The history of Leon Bridges illuminates much about contemporary soul music. He is a black artist from the South, “discovered” by established white rockers, Austin Jenkins and Josh Block of White Denim. His classic brand of doo-wop, soul, and gospel is being touted as a “revolution.”
But what does Leon Bridges do that sounds so new? What does he bring that makes old feel contemporary? The answer, for better or worse, is very little.
Modern soul’s two divergent directions are best illustrated by the genre’s de facto royalty: Queen Adele and King D’Angelo. While one veers towards power ballads and the other jazz-funk, neither particularly resembles the ancient artists like Otis Redding that Leon Bridges so deftly imitates. That’s why early singles like “Coming Home” felt so unique and essential when first released, despite basically being ‘60s reboots. Like a time machine, the song’s opening moments effortlessly transport us, employing familiar doo-wop harmonies and Bridges’ smooth “Baby, baby baby…” to suggest the past as a retro diner employs red leather booths and chrome.
However, if Bridges’ refusal to update his music is often one of the album’s strengths, his refusal to update his lyrics, especially concerning the album’s amorous and romantic themes, is certainly one of its weaknesses. “Better Man” hampers a relatively innocuous adultery story with lines like, “I was singing with them jezebels,” namedropping a ‘60s era racial stereotype as antiquated as any. “Brown Skin Girl” follows with a promising bouncy, brass-buoyed number, but hangs itself up describing less a modern beauty than a 1950s fantasy—a “princess, little honey with a polka dot dress on,” “white pearls round her neck,” and “ruby-lipped" to boot. Even the album's romantic geography is rooted in the historical mystique of old-school blues—proving his love by crossing the Mississippi River or recounting his mother's romantic adolescence in New Orleans. It’s not that Bridges is incapable of describing romance in more current terms, but that he’s unconcerned with reaching modern audiences through modern means.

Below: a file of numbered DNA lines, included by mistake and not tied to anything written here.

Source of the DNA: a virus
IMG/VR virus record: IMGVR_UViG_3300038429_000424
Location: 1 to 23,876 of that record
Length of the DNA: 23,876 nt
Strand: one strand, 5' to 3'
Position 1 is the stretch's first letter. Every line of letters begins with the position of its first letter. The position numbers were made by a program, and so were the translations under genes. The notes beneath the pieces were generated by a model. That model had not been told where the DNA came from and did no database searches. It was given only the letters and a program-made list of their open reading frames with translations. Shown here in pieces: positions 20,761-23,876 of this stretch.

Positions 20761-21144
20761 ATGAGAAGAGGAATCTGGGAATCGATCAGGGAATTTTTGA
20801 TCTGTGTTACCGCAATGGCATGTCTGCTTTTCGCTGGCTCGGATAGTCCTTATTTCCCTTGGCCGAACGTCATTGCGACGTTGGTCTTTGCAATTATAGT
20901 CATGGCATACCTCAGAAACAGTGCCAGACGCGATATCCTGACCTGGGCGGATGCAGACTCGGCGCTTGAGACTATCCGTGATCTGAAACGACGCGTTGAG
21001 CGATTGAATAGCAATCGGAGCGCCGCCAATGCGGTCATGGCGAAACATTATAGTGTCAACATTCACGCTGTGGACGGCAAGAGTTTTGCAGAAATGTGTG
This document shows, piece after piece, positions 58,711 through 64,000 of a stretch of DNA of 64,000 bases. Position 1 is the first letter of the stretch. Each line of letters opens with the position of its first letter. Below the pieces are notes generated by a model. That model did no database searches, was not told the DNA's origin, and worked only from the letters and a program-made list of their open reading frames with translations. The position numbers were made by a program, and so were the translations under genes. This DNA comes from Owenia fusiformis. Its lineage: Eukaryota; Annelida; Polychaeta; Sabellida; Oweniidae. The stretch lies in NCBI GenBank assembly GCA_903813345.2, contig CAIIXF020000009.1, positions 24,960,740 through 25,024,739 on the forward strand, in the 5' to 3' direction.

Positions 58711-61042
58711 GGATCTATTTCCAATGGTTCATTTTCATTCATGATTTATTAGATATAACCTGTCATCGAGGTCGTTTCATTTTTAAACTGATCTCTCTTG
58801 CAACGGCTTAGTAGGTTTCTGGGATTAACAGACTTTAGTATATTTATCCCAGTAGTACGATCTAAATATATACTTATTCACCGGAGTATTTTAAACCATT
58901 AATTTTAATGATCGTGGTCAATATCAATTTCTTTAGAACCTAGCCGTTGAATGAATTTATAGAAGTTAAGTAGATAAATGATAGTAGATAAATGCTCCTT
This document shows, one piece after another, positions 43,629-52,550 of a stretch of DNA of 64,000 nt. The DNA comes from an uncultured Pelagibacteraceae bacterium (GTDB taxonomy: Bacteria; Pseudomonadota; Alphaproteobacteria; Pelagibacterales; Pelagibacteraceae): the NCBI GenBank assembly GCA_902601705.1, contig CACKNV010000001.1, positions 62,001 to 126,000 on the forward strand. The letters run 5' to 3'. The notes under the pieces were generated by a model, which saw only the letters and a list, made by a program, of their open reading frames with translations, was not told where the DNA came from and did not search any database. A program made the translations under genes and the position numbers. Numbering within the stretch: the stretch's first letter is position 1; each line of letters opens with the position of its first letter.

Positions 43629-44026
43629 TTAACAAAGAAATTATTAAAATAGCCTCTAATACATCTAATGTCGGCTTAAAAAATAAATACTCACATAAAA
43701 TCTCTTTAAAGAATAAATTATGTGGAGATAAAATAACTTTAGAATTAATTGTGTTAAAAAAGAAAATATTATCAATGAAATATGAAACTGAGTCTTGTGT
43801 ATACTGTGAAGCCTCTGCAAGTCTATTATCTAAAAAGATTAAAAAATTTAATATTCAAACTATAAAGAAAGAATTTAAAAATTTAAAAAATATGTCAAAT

This outmoded style, of course, is the draw, musically. Coming Home more often than not possesses a venerable, regal beauty. Bridges’ voice is charming and persuasive. The backing band proves itself more than capable on any variety of musical throwbacks. It’s this precise competence, however, that makes me wish Bridges had even once treaded into deeper water. Instead of using his enormous talent to reinvigorate modern soul with its antecedents’ earthy rebelliousness, Bridges fully retreated into protective cave of commercial viability to create Coming Home, whose popularity will owe itself, in equal parts, to musical craftsmanship and borrowed nostalgia.
It is in “River,” the final and best song on the album, that we discover some hope as to Bridges' future direction. Singing over a guitar that recalls indie-folk mainstays like Fleet Foxes, Bridges breaks the song open with a chorus born of Black American Baptist gospel, proving that a swelling choir and well-placed biblical imagery is as effective now as ever. While religious yearning can seems forced or affected in modern pop music, Bridges anchors the song with an earnestness and sincerity that the album’s remainder, despite its absence of pretensions, often lacks. Perhaps it’s because his music never once acknowledges the present, a place where Leon Bridges most certainly lives.
There’s a distinct pleasure in finding something so clearly displaced in time, like discovering a byzantine vase in a Bed, Bath, and Beyond. Yet, as the novelty fades, all one is left is something pretty at which to gaze. This complete lack of musical and social context—as further indicated by the story of Bridges' emergence—renders the pleasures of Coming Home ephemeral, equal in duration only to the length of each song. The album is one giant, immaculate anachronism, unimpeachable, but rarely brave.